We may be the Jew in “Judeo-Christian,” but the more I consider that term, the less certain I am what it means.
The phrase seems particularly popular with Christians, who must feel that Jewish values — about which Jews cannot agree — are in sync with Christian values — about which Christians cannot agree.
I rarely hear Jews use the phrase.
Politicians and pundits are fond of saying that this country was founded on Judeo-Christian values.
One presidential wannabe suggested (and later had second thoughts about) creating a federal agency to promote Judeo-Christian values to people in other countries who are neither Jewish nor Christian.
A few months ago, while researching an article on Jewish-Catholic relations, I came across the wartime (World War II) campaign that popularized the term.
In the early 1800s missionaries used the term in reference to Jews who had converted Christianity.
The term evolved to suggest a common heritage for Jews and Christians, presumably in those places and in those periods when the latter was not persecuting the former.
Richard Rubenstein, an American Jewish educator known for his writings on “Holocaust theology,” told German theologians in 1963 that “for almost 2,000 years an honest Judeo-Christian encounter was all but impossible in Europe. … Only in modern times has a beginning been made toward real communication. … A tolerated Judaism can never achieve real encounter with Christianity.”
In the years before World War II, Judeo-Christian became a slogan intended to unite Americans behind a shared set of values.
At the center of this effort was the National Conference of Christians and Jews (known since the 1990s as the National Conference for Community and Justice), founded in 1927 with the goal of “bringing diverse people together to address interfaith divisions.”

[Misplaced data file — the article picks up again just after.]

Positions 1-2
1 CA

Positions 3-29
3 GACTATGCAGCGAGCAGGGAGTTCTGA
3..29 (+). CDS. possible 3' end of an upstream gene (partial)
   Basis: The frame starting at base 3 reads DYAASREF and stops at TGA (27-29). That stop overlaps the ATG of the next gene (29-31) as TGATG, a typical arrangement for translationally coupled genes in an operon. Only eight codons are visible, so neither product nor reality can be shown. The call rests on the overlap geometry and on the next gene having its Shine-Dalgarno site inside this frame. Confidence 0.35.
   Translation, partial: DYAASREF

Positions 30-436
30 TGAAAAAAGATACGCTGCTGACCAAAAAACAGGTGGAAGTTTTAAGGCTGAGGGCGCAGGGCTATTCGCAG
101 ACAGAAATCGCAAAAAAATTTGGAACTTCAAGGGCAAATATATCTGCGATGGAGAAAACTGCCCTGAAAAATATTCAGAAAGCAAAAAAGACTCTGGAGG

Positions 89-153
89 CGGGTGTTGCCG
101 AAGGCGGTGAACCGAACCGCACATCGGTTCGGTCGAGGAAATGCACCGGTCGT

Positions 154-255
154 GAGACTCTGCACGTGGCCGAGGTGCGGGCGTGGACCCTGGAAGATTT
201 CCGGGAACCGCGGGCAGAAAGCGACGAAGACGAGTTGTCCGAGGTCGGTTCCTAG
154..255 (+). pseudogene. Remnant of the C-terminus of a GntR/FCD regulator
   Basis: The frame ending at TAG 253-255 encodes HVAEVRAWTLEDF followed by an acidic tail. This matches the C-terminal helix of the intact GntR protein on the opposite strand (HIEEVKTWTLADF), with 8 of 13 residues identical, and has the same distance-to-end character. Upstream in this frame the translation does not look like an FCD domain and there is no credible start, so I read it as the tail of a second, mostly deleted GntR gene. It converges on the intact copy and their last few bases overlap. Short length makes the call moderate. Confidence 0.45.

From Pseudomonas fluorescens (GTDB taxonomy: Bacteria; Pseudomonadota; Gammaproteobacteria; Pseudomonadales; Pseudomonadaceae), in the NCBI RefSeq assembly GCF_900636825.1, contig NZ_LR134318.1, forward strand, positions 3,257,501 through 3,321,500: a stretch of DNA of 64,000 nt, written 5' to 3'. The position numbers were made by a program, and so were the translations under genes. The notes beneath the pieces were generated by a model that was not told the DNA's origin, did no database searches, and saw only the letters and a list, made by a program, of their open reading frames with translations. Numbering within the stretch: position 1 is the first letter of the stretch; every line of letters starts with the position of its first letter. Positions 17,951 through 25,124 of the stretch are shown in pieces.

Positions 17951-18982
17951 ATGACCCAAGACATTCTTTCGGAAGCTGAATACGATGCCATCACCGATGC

Whatever divisions existed (such as Christian bigotry toward Jews and Protestant-Catholic animosity), Judeo-Christian was employed as a banner to counter prejudice (including anti-Semitism) and promote interfaith harmony.
The NCCJ deployed trios of rabbis, priests and ministers to make public presentations.
“This association of individuals who had not previously been seen in public bore a clear message: the longstanding equation of Americanism with Protestantism was antiquated; all three religions were integral to the American landscape,” Professor Wendy L. Wall of the State University of New York at Binghamton wrote in an essay titled “Symbol of Unity, Symbol of Pluralism: The ‘Interfaith Idea’ in Wartime and Cold War America.”
(The NCCJ in 1934 created National Brotherhood Week, which lasted into the 1980s and was lampooned in the early 1960s in a song by mathematician, songwriter and humorist Tom Lehrer.)
The NCCJ pamphlet titled “Why We Fight” described World War II as a “war of ideas between Totalitarian Dictatorship and the Essentials in our Judeo-Christian tradition.”
America had become a nation “nurtured by three ennobling traditions (‘culture groups’): Protestantism, Catholicism and Judaism,” historian Jonathan Sarna wrote in his book “American Judaism: A History.”
The message was carried to the battlefields. By one estimate, military chaplains distributed more than 8 million pieces of NCCJ literature to American GIs during World War II.
Postwar, Judeo-Christian values were invoked in a good-vs.-evil Cold War against “godless communism.”
Today, Judeo-Christian is used (abused) by some politicians and pundits to define peoples or faiths considered to be outside this supposed American mainstream. The phrase has become exclusionary in a country created to be inclusionary.
The best values of Judaism, as I know them, and the best values of Christianity, as I understand them, are not exclusionary. These values encourage peoples of many faiths to engage and work together with the goal of improving the human condition.
In the coming weeks, as the presidential campaign moves southward, into the region where religion supposedly holds greater sway, we’ll hear more from politicians and pundits about Judeo-Christian values.
We who put the Jew into Judeo-Christian should seek the noblest aspects of that idea and be wary of its use to divide or exclude.